This game mechanic could also be applied to other crafted things that are designed for indoor use, besides workshops. Things like furniture could also have durability.
With people, I could see it affecting happiness and sleep quality. Like the amount of time required between sleeps is boosted by a small percentage if they sleep in a bed that is inside, and their happiness goes up more by sleeping on a bed that is in a building than a bed that is outside.
An example of this I saw earlier (but based more on continuous exposure rather than total time exposed) is waterlogging in the recent updates of Don’t Starve. Essentially, the longer you and your belongings are out in the rain, they will start to soak and a respective meter will rise. Reach the top, and the character starts to get injured/sick and your items will lose effectiveness or break. Over time, the meter will decrease if you and your items are not exposed. I feel this system is maybe a bit more forgiving, but we can’t really decide or compare–we don’t even HAVE rain yet.
As for full building workshops, perhaps some “workshops” will be so big or have so many items involved, it takes up an entire structure–look at all the models Tom worked on for the Weaver model. We have a spinning wheel, drying racks, and baskets of supplies, just to name a few. I could imagine a forge taking up half a house, personally.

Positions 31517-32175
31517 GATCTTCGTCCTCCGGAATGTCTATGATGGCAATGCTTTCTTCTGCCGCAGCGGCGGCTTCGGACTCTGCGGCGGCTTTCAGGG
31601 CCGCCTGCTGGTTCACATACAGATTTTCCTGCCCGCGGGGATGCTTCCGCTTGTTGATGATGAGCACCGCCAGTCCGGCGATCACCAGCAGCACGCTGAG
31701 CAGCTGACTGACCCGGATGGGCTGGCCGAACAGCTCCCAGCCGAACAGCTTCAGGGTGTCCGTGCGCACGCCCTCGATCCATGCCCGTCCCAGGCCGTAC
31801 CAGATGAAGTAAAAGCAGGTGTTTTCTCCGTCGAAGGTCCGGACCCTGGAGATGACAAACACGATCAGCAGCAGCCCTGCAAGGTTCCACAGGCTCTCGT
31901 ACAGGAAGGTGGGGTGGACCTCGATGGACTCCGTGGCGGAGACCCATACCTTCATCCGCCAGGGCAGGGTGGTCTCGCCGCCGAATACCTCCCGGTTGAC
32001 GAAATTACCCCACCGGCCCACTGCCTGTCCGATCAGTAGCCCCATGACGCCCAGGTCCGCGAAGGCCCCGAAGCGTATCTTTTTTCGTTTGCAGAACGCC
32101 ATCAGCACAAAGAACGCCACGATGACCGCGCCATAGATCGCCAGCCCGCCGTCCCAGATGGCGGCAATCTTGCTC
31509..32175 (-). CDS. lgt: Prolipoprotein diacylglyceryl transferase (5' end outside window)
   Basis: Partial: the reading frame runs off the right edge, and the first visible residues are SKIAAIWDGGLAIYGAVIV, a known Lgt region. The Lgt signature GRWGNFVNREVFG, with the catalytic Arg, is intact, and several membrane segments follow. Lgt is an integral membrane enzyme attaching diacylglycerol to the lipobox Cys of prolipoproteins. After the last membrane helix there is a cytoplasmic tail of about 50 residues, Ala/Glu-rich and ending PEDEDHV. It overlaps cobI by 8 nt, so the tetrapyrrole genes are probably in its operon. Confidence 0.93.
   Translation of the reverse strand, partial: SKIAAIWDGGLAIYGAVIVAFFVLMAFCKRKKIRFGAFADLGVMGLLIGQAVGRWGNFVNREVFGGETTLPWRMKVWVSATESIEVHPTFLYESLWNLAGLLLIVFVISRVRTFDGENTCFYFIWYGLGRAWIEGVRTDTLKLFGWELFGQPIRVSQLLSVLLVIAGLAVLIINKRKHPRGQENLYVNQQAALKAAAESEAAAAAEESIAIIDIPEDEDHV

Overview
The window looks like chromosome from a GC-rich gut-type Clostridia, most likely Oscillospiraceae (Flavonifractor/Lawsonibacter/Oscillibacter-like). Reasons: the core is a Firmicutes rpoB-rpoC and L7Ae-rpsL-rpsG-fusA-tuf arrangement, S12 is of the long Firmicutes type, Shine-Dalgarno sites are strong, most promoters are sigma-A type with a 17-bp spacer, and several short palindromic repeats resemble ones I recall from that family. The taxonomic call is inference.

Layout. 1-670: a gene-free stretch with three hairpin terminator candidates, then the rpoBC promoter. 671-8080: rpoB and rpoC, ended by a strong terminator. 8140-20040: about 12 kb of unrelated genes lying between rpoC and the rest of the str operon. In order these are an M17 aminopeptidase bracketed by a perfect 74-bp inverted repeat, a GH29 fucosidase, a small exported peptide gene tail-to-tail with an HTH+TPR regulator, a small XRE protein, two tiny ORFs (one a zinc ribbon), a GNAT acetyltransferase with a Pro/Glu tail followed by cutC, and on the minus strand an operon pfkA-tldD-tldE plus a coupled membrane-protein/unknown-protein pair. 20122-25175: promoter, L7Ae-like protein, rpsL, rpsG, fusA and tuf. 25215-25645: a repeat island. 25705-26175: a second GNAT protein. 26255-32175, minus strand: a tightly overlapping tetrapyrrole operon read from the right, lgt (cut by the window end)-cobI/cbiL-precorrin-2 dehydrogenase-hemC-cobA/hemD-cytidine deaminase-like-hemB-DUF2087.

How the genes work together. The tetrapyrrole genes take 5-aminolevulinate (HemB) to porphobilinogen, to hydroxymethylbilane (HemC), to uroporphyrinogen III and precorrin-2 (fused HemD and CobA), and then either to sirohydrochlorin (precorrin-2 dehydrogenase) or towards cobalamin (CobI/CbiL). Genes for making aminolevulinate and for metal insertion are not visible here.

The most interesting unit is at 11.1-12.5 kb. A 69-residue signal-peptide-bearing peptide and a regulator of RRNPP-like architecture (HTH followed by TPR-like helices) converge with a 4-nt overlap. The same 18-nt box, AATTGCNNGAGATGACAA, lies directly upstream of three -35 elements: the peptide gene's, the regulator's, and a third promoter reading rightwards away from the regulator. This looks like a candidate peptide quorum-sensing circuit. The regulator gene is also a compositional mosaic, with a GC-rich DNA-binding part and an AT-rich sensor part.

I feel it just makes sense (and it would be far easier) for the player to ultimately define “zones” in the game. That way, every aspect of a building’s creation, redesigning, and destruction, can be optimized and personalized. Plus, the zones can act as a beacon system to the player, so they can simply observe all the city’s systems and structures they have put together, including those without specific “workshop” functions.
I suppose I’m considering it from the opposite order from you, @Elderon; I guess I’m looking at the concepts of zones not as a prerequisite, but an additional step afterwards more for the convenience and order of the player’s city. Both are possible systems, but they really do change the way the game is played…
Actualy, that was sort of more of what i am hoping for then what i posted… i just want there to be actual zoning in the game so i can have a specific area for every category of work, not just in my head thinking the this house a blacksmith and that one is the carpenterie and so on